Did Colonial violate SEC rules?
Bobby Lowderâ€™s Colonial Bancgroup (CNB) may have violated securities rules when it filed its December 2 statements a financial website reported. According to TheStreet.com, â€œAnd while the company’s failure to disclose that the TARP approval was contingent on the private capital-raising in the Dec. 2 filing might have been an oversight, some lawyers believe Colonial could be a violation of an SEC rule that bars companies from making untrue statements or omitting material facts that would keep financial statements from being misleading.â€
Where is that Auburn Creed when you need it?
The bank could face severe capital issues too. From TheStreet.com, â€œEven though the company emphasized it had increased reserves and was well capitalized with leverage and risk-based capital ratios of 6.13% and 13.16%, the ratio of nonperforming assets to total assets was rising to 4.83% as of Dec. 31, up from 4.43% in September. Meanwhile, net loan charge-offs for the fourth quarter were $415 million. The annualized pace of net charge-offs to average loans was 11.15%. Colonial’s ratio of loan loss reserves to total loans was 2.24% as of Dec. 31.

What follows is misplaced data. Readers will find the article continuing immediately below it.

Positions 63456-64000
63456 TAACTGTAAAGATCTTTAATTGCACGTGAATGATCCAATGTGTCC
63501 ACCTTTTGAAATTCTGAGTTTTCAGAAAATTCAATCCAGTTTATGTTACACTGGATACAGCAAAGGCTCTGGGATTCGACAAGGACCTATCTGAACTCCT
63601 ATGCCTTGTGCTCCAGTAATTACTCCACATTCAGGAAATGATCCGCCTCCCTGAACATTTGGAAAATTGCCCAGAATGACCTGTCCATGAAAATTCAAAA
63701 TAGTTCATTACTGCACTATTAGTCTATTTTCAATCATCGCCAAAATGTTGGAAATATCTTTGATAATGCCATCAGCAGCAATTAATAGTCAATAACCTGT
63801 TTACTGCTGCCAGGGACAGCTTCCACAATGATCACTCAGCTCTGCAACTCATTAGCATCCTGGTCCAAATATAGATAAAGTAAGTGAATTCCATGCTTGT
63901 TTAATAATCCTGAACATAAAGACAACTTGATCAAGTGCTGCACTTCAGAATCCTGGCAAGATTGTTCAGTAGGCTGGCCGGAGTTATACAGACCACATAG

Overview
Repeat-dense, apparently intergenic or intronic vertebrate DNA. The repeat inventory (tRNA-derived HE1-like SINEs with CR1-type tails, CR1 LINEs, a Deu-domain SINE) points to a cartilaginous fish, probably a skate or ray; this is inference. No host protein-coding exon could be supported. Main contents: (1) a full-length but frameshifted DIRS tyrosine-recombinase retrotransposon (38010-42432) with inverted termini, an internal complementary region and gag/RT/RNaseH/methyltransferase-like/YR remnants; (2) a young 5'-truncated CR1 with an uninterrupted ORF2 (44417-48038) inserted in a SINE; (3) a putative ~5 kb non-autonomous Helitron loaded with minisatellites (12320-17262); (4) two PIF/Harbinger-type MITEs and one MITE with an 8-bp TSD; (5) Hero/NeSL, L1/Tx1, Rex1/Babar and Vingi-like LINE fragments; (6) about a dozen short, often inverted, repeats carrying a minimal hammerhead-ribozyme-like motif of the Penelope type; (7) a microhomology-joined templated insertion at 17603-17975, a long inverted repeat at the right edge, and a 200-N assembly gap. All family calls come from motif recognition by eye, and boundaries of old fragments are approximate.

If this level of loan losses continues over the next few quarters, Colonial will easily blow through its capital, even including the $853 million it expects to raise.â€
What does this mean for Auburn and its board of trustees? Paul Davis is urging Lowder to â€œtake his money and go home.â€ Davis wrote in his column, â€œThe same week that the Montgomery banker was announced as one of Alabamaâ€™s most influential men, the federal government and Colonial Bank shareholders have selected him as one the nationâ€™s worst bankers…I donâ€™t know if Colonial Bank is going away. But I surely do hope that Lowder does.â€